Two extraordinary Hadassah Medical Organization nurses, Shelly Ashkenazy and Avigail Damri were recognized as Nurses of the Year by Israeli President Reuben Rivlin at a ceremony last month at the President’s House.
Ashkenazy wears many hats at Hadassah: intensive care nurse, Hadassah Hospital Ein Kerem trauma coordinator, liaison to the Israel Defense Forces for training medics and paramedics, trainer and nurse in the COVID-19 Outbreak Unit, and Ph.D. student. Damri is a nurse in the hospice at Hadassah Hospital Mount Scopus. During the pandemic, she worked around the clock bringing a unique project to Hadassah’s COVID-19 patients.
When COVID-19 hit last year, Shelly Ashkenazy volunteered to treat patients in the outbreak units and train medical personnel before they joined the fight against the coronavirus. She also took on responsibility for the IDF training program, one-day to week-long sessions for medics, and two-week trainings for paramedics.
“One of the problems training medics in the IDF is that the trainees rarely if ever, get to see actual serious injuries,” Ashkenazy explains. “The same goes for their instructors. We bring in a group of instructors for a week and expose them to patients with complicated injuries. We teach them what they should do if they need to bring in a patient and how to describe an injury. They visit departments and hear from the nurses. They watch their first surgery. So far, no one has fainted. It prepares them for what they’ll see in the field.”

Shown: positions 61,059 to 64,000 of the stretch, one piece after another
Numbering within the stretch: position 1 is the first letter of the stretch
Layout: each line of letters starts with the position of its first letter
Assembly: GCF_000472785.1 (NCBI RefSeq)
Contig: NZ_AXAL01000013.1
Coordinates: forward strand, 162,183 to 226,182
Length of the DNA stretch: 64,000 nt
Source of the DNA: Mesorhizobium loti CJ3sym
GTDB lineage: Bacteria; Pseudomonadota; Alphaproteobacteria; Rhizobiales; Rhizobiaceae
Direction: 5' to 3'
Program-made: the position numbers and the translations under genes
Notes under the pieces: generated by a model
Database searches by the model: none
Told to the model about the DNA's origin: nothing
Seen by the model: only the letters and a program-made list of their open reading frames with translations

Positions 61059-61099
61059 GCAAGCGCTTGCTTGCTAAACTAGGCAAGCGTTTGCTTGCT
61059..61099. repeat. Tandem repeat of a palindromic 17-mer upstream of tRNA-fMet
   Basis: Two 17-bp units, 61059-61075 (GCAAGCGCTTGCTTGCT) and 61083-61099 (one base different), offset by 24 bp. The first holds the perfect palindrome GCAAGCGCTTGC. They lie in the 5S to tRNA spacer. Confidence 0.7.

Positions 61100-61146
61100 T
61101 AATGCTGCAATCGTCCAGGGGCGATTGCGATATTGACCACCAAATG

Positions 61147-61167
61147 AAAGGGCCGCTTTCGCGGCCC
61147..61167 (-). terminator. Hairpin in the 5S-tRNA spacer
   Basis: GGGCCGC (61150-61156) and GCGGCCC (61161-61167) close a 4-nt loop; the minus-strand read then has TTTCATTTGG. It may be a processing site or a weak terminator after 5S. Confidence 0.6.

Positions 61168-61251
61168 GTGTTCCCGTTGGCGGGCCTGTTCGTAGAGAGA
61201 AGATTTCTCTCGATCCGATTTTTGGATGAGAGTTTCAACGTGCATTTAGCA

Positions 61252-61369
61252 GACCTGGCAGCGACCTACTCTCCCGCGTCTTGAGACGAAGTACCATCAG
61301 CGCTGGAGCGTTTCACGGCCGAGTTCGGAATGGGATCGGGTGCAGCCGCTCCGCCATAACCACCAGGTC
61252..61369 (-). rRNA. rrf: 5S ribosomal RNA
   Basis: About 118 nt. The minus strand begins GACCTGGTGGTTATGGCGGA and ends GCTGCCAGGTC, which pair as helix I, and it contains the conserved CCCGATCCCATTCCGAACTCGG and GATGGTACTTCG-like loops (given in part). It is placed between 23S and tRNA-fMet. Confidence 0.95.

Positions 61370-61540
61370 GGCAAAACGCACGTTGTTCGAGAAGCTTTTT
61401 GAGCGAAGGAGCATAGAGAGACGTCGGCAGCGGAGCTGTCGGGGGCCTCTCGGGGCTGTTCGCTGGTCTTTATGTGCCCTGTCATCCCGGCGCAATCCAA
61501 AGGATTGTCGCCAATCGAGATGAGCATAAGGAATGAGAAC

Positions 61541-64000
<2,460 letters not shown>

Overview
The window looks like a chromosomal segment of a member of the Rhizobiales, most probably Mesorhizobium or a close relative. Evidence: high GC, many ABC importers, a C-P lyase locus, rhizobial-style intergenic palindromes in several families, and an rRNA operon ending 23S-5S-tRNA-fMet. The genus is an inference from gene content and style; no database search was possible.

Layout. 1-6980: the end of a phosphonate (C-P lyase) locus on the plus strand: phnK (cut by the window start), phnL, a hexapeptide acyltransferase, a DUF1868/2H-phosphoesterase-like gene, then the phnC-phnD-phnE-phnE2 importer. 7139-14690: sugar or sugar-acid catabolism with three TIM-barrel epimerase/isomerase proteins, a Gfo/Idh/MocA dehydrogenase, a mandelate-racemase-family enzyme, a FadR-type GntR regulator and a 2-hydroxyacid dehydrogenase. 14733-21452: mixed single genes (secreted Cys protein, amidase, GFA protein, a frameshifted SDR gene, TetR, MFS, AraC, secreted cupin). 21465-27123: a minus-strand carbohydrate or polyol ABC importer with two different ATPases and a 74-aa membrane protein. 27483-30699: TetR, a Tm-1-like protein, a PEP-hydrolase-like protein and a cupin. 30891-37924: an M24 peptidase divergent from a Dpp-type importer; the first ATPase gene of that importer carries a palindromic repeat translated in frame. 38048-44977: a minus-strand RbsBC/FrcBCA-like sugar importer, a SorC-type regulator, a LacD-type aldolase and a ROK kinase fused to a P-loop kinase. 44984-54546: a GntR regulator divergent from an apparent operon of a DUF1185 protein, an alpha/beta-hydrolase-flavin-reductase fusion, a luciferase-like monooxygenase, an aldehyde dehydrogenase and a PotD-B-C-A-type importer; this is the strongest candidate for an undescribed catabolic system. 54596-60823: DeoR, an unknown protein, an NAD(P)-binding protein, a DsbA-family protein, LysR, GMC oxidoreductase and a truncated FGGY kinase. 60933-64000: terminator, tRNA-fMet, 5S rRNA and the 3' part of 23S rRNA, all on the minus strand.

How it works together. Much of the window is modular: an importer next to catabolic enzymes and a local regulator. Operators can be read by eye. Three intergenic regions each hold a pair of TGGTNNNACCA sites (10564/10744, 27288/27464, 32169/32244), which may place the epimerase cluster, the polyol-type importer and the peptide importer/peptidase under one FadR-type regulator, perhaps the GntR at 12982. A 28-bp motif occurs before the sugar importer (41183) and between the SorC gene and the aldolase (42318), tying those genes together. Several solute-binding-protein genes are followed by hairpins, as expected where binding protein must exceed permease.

“They don’t want to leave. They would sleep here if they could. At the end of their week, we hear them say, ‘I want to be a nurse,’ or, ‘I want to be a doctor’ or a social worker. We’re training a new generation in best practices for implementation both in the field and here at Hadassah.”
Avigail Damri created a project in which patients added personal stories and life experiences to their usual medical intakes.
Says Damri, “It enabled the patient to reflect, to relive their happiest moments and to share, but it also helped us to know the person in front of us. They became real. At the end of every staff meeting, one of us would spend five minutes telling the story of a patient.”
Damri came relatively late to nursing after a career in occupational therapy. She joined Hadassah eight years ago. “I found myself increasingly drawn to those who required palliative care,” she says.
She finds solace in religion and uses her deep belief when speaking to patients and their families, particularly in end-of-life conversations.
“I couldn’t love my profession any more than I do,” she emphasizes. “It’s a great privilege just to be here. I really don’t need to do anything, just smile, in order to be significant, to change something.”